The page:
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1312 Acalabrutinib in Combination with Venetoclax and Obinutuzumab or Rituximab in Patients with Treatment-Naïve or Relapsed/Refractory Chronic Lymphocytic Leukemia

Program: Oral and Poster Abstracts
Session: 642. CLL: Therapy, excluding Transplantation: Poster I
Hematology Disease Topics & Pathways:
Biological, antibodies, Adult, survivorship, Diseases, Therapies, Combinations, enzyme inhibitors, Technology and Procedures, Lymphoid Malignancies, Study Population, Clinically relevant, Quality Improvement , flow cytometry, TKI, NGS
Saturday, December 5, 2020, 7:00 AM-3:30 PM

Jennifer A. Woyach, MD1, James S. Blachly, MD1, Kerry A. Rogers, MD1, Seema A Bhat, MD1, Michael R. Grever, MD1, Adam S. Kittai, MD1, Mojgan Jianfar, MD1*, Gerard Lozanski, MD1, David M. Weiss1*, Barbara L. Andersen, PhD1*, Priti Patel, MD2, Veerendra Munugalavadla, PhD2, Anna Butturini, MD2, Yan Xu2*, Min Hui Wang, PhD2* and John C. Byrd, MD1

1The Ohio State University Comprehensive Cancer Center, Columbus, OH
2Acerta Pharma, South San Francisco, CA

Background: Acalabrutinib (A) is a next-generation, highly selective, covalent Bruton tyrosine kinase (BTK) inhibitor approved for marketing by the US FDA in patients (pts) with chronic lymphocytic leukemia (CLL). While responses to A monotherapy are durable in CLL, response depth may be enhanced with combination therapy and potentially allow treatment discontinuation. The safety and efficacy of A plus a CD20 antibody (obinutuzumab [O] or rituximab [R]) and the BCL-2 inhibitor venetoclax (V) were examined in a phase 1b study (CL-003; NCT02296918) in relapsed/refractory (R/R) or treatment-naïve (TN) CLL pts.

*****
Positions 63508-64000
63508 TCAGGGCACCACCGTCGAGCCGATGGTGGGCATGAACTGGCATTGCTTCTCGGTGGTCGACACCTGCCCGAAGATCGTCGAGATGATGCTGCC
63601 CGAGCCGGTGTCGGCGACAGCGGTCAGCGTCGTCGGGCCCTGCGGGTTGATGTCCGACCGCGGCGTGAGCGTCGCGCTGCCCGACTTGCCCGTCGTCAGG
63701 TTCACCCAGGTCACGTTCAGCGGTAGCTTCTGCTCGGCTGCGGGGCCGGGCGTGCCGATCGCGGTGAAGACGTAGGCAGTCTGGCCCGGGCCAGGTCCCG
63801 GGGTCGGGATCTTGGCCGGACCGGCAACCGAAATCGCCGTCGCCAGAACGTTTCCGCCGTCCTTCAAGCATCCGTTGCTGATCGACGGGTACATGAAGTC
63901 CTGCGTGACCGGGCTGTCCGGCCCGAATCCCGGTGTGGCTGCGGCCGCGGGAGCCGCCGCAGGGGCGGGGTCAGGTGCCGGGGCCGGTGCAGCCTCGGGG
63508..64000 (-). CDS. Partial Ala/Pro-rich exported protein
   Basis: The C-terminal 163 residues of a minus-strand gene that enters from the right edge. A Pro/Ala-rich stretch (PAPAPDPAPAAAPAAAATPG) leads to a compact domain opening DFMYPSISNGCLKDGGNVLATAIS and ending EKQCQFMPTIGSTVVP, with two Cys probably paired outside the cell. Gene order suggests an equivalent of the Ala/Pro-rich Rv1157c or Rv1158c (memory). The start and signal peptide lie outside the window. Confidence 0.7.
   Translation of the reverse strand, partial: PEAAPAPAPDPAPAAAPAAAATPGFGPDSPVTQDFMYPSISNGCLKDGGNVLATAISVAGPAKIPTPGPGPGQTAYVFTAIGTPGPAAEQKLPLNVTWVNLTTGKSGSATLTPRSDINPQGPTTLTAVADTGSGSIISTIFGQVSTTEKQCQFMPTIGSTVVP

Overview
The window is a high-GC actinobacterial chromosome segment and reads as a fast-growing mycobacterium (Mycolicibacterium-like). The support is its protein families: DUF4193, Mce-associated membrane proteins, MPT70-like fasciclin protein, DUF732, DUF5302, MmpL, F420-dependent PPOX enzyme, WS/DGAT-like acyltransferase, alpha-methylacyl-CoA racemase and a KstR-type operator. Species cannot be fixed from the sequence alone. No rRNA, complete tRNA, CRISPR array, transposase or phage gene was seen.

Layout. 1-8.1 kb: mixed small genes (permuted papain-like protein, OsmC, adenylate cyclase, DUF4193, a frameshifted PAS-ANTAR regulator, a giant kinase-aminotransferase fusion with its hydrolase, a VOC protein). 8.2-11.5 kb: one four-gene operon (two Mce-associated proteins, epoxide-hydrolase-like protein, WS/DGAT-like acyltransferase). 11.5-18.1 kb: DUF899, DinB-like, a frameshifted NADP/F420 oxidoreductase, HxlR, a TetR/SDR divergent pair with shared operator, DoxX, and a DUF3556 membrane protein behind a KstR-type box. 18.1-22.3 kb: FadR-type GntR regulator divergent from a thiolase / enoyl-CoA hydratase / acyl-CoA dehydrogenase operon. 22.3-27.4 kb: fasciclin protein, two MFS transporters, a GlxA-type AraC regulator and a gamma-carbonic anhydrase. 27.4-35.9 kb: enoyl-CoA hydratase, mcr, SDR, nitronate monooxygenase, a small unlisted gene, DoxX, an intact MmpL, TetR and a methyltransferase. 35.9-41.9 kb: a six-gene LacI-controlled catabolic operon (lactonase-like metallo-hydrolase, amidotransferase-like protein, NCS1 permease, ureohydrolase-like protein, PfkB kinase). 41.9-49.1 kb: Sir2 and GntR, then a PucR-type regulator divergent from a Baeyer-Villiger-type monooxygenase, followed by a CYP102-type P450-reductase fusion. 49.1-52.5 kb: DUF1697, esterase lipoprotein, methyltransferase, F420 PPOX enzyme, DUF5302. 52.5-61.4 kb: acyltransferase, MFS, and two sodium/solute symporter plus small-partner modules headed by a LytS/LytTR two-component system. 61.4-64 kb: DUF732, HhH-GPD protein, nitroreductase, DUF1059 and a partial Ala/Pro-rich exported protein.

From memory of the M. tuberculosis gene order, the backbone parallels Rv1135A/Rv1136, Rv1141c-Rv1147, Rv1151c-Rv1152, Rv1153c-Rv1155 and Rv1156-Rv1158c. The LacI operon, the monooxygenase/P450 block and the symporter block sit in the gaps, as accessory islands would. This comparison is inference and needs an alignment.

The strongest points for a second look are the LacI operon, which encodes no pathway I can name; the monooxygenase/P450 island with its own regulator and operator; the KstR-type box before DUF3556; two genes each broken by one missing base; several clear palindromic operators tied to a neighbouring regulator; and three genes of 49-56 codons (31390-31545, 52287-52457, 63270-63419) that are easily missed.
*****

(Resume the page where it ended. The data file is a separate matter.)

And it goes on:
Methods: Pts were aged ≥18 years with intermediate or high-risk CLL (R/R or TN) and an Eastern Cooperative Oncology Group performance status (ECOG PS) ≤2. Prior BTK inhibitor treatment was allowed for R/R pts if discontinuation was not due to CLL progression. R/R CLL pts received oral (PO) A 100 mg twice daily (BID) until progression, plus intravenous (IV) R 375 mg/m2 for 9 infusions (cycles 2–7), plus V PO daily per standard dosing (cycles 3–15). TN CLL pts received PO A and V (as above) plus IV O per standard dosing (cycles 2–7). The primary endpoint was safety. Secondary endpoints included investigator-assessed overall response rate (ORR, partial response [PR] or better) at cycle 16, complete response (CR) rate, undetectable minimal residual disease (uMRD) rate, duration of response (DOR), progression-free survival (PFS), overall survival (OS), and pharmacokinetics (PK).

Results: Twelve pts were included in each cohort (R/R: male, n=9 [75%], median [range] age: 66 [55–72] y; TN: male, n=9 [75%], median [range] age: 61 [42–73] y). All pts had ECOG PS ≤1; 6/8 (75%) R/R and 8/10 (80%) TN pts had unmutated IGHV (<2% variance from germline sequence). The median number of prior therapies in R/R pts was 1 (range, 1–3).

At a median follow-up of 23.2 mo (range: 19.8–25.3) in R/R pts and 22.0 mo (range: 19.5–24.4) in TN pts, 11 (92%) and 10 (83%) pts remained on treatment, respectively. Reasons for treatment discontinuation were adverse events (AEs) in 1 pt (8%) in each cohort (R/R: grade 1 purpura; TN: grade 2 head discomfort), and withdrawal by 1 pt (8%) in the TN cohort. The median number of treatment cycles in R/R pts was 23 (range: 14.9–27.5) for A, 6 (6–6) for R, and 13 (10.0–13.7) for V, and in TN pts was 23 (18.0–24.8) for A, 6 (6–6) for O, and 13 (13.0–13.5) for V.